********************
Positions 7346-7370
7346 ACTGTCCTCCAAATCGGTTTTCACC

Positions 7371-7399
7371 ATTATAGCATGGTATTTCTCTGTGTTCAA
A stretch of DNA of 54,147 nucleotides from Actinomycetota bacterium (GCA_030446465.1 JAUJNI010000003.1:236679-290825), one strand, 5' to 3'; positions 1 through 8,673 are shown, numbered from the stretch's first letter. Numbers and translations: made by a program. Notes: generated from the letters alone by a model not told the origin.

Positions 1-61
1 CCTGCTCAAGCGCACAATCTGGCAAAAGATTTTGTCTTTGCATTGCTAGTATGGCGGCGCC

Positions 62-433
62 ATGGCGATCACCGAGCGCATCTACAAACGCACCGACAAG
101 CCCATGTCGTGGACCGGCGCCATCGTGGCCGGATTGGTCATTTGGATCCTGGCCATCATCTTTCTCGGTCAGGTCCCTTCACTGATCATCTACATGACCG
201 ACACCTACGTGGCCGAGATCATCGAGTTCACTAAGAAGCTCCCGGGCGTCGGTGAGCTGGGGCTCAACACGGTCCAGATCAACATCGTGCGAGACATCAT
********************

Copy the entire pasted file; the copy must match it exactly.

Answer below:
Positions 7346-7370
7346 ACTGTCCTCCAAATCGGTTTTCACC

Positions 7371-7399
7371 ATTATAGCATGGTATTTCTCTGTGTTCAA
A stretch of DNA of 54,147 nucleotides from Actinomycetota bacterium (GCA_030446465.1 JAUJNI010000003.1:236679-290825), one strand, 5' to 3'; positions 1 through 8,673 are shown, numbered from the stretch's first letter. Numbers and translations: made by a program. Notes: generated from the letters alone by a model not told the origin.

Positions 1-61
1 CCTGCTCAAGCGCACAATCTGGCAAAAGATTTTGTCTTTGCATTGCTAGTATGGCGGCGCC

Positions 62-433
62 ATGGCGATCACCGAGCGCATCTACAAACGCACCGACAAG
101 CCCATGTCGTGGACCGGCGCCATCGTGGCCGGATTGGTCATTTGGATCCTGGCCATCATCTTTCTCGGTCAGGTCCCTTCACTGATCATCTACATGACCG
201 ACACCTACGTGGCCGAGATCATCGAGTTCACTAAGAAGCTCCCGGGCGTCGGTGAGCTGGGGCTCAACACGGTCCAGATCAACATCGTGCGAGACATCAT